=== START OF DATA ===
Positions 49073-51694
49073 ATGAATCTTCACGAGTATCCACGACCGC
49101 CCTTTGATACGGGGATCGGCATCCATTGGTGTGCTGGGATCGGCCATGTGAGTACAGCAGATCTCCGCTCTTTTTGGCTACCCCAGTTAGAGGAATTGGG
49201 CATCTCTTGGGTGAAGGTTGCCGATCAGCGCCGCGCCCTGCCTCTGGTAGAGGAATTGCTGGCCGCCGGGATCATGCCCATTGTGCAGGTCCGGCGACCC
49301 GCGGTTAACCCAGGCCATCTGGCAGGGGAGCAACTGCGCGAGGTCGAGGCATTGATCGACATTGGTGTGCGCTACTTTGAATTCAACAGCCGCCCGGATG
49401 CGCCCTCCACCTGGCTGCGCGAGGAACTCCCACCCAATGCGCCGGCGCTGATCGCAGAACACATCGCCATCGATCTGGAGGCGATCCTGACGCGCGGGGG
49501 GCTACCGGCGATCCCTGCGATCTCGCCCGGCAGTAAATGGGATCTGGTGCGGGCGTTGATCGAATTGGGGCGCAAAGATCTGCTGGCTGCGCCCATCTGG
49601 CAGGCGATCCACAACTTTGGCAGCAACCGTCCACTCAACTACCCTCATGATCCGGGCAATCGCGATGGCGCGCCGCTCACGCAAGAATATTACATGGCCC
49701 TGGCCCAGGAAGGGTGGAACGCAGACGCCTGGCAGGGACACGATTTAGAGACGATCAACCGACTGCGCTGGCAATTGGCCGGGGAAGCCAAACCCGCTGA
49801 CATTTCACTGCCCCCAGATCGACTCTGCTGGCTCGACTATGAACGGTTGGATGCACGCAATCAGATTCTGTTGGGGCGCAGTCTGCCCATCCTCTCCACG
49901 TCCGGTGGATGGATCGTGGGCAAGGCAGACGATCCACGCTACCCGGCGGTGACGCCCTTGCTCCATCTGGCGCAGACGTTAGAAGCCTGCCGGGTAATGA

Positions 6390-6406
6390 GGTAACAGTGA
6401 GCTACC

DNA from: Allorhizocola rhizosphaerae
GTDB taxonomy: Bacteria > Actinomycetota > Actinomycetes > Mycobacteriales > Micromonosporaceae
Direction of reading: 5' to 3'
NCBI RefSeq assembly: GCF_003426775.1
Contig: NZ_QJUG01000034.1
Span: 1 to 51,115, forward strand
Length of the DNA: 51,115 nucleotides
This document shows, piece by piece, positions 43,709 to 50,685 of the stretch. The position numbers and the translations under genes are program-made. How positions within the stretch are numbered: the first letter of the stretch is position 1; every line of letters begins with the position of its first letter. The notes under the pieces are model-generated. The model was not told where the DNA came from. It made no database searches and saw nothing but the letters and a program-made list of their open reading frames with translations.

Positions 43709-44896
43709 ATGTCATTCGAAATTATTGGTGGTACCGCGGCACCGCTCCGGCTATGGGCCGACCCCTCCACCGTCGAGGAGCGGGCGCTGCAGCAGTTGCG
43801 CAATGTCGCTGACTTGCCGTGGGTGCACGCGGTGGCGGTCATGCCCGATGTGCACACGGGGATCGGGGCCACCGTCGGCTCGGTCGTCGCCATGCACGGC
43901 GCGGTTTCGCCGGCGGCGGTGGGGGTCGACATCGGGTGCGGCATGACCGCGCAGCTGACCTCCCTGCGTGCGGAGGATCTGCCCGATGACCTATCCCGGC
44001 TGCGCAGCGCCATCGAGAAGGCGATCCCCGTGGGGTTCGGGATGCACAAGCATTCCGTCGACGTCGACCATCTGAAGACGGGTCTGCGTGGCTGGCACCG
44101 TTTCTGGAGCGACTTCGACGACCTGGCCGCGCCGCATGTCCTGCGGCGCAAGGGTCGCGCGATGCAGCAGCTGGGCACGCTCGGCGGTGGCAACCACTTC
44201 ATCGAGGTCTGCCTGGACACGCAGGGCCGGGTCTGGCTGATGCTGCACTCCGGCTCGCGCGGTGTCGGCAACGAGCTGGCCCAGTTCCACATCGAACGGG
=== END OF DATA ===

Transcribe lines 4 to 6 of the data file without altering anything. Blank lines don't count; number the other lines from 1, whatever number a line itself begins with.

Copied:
49201 CATCTCTTGGGTGAAGGTTGCCGATCAGCGCCGCGCCCTGCCTCTGGTAGAGGAATTGCTGGCCGCCGGGATCATGCCCATTGTGCAGGTCCGGCGACCC
49301 GCGGTTAACCCAGGCCATCTGGCAGGGGAGCAACTGCGCGAGGTCGAGGCATTGATCGACATTGGTGTGCGCTACTTTGAATTCAACAGCCGCCCGGATG
49401 CGCCCTCCACCTGGCTGCGCGAGGAACTCCCACCCAATGCGCCGGCGCTGATCGCAGAACACATCGCCATCGATCTGGAGGCGATCCTGACGCGCGGGGG